S. Murtaza Fazal Ali, J.
1. These appeals by Special Leave at the instance of the State of Karnataka are directed against the judgments of the High Court of Karnataka allowing the writ petitions filed by the respondents.
2. The facts are given in the judgments of High Court and it is not necessary to repeat them.
3. The central controversy which was mooted in this case was as to whether or not the respondents who were 1st Division Clerks could be promoted as Head Accountants without passing the S.A.S. Examination as required by Rules framed by the Mysore Government and called 'The General Service (Treasury Bench) (Recruitment) Rules,' 1961 which were amended with effect from the 1st June, 1961 by the Mysore General Service (Treasury Bench) (Recruitment) (Special) Rules, 1961. There is no doubt that having regard to the length of service, the respondents were the senior-most clerks and had therefore been promoted to the cadre of the Head Accountants. It was contended by the respondents before the High Court that the Rules regarding the passing of the S.A.S. examination were invalid because they were framed by the State Government without obtaining the concurrence of the Central Government as required by the provisions of the States Reorganisation Act.
4. The High Court accepted the contention of the respondents and observed as follows:
In the present case no such approval to the imposition of the passing of S.A.S. examination has been obtained and the petitioner therefore cannot be said to have suffered from any disability till his promotion on 9.1.1962. Rule 4 therefore does not affect the seniority of the petitioner even in the promotional cadre.
5. It was conceded by Mr. Veerappa, learned Counsel for the appellants that before framing the rules in question, no prior approval of the Central Government was in fact obtained in any manner; but he contended that no such approval was necessary because the Rules were framed under Article 309 of the Constitution. This matter fell for consideration by a Constitution Bench of this Court which, while construing the provisions of Section 7 of the States Reorganisation Act, observed as follows in N. Raghavendra Rao v. Deputy Commissioner, South Kanara, Mangalore;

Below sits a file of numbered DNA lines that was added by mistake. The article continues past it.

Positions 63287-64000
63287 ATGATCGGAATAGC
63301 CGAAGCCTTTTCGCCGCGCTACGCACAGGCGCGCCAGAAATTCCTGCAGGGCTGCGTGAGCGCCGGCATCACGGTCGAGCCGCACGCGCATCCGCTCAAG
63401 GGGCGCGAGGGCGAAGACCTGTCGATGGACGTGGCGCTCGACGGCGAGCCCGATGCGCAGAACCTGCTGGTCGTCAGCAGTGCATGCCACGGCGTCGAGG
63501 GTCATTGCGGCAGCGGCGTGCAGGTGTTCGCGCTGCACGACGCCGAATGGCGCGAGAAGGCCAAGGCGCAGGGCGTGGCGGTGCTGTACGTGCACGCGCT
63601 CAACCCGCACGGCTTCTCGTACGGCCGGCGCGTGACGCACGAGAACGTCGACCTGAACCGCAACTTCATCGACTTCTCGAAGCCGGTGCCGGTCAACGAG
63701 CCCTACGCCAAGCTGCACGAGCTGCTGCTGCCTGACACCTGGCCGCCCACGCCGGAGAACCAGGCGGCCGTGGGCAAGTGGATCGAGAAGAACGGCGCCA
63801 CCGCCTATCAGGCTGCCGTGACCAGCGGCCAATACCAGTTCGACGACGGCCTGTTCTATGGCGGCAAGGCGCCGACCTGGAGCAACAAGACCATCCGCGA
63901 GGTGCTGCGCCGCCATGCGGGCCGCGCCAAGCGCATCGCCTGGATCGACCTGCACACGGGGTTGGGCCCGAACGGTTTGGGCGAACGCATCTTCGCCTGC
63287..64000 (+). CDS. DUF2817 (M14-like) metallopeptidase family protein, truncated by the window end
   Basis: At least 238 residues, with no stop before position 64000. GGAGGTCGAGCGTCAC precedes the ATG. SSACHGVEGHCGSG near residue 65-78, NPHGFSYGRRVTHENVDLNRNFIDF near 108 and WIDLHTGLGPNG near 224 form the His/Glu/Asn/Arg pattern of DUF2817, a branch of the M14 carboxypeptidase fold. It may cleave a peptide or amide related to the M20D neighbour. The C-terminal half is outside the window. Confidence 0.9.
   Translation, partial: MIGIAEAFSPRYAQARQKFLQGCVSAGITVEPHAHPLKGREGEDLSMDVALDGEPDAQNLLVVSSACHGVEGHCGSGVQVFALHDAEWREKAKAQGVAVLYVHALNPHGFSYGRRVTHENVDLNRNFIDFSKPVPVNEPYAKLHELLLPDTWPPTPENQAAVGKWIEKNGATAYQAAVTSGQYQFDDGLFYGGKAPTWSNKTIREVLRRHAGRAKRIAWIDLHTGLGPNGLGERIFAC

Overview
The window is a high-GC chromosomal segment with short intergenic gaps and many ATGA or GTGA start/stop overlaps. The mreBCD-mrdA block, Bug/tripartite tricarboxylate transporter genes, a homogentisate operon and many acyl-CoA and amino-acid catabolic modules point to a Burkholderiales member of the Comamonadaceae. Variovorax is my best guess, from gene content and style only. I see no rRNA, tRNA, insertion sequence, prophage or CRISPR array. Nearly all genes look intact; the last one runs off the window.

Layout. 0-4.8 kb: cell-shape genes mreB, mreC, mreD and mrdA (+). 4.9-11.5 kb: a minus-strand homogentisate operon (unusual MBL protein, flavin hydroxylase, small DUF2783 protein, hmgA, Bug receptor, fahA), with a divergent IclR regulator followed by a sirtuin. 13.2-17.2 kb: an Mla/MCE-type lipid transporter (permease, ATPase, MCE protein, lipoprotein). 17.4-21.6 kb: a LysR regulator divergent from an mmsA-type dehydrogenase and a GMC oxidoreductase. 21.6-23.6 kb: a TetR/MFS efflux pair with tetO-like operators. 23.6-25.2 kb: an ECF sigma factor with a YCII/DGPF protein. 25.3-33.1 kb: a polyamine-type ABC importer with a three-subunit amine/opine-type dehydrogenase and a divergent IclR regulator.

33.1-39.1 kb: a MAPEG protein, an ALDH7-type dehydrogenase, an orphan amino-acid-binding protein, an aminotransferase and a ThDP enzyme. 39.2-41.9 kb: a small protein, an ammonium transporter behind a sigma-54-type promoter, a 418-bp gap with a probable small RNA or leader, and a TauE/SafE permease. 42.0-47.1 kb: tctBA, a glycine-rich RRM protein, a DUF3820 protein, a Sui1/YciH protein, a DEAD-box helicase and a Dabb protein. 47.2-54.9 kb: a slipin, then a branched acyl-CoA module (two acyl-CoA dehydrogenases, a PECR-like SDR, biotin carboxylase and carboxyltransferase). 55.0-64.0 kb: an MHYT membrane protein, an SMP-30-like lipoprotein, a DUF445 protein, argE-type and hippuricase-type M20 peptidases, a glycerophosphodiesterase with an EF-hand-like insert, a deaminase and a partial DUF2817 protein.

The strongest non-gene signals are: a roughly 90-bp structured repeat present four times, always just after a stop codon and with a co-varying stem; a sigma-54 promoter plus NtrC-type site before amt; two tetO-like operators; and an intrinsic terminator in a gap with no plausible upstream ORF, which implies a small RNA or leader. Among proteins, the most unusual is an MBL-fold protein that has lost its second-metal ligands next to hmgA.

the expression 'previous approval' would include a general approval to the variation in the conditions of service within certain limits, indicated by the Union Government. It has to be remembered that Article 309 of the Constitution gives, subject to the provisions of the Constitution, full powers to a State Government to make rules. The proviso to Section 115(7) limits that power, but that limitation is removable by the Central Government by giving its previous approval.... The broad purpose underlying the proviso to Section 115(7) of the Act was to ensure that the conditions of service should not be changed except with the prior approval of the Central Government. In other words, before embarking on varying the conditions of service, the State Governments should obtain the concurrence of the Central Government.
6. It is thus manifest that after the States were reorganised, while the State Government was free to make any rules under Article 309 of the Constitution, yet before the same could have any legal effect. The prior approval of the Central Government had to be obtained. This statutory requirement not having been complied with in the present case, there was no obligation on the part of the respondents to pass the S.A.S. examination before being promoted as Head Accountants. Therefore, we entirely agree with the view taken by the High Court and see no merit in the appeals which are accordingly dismissed with costs one set.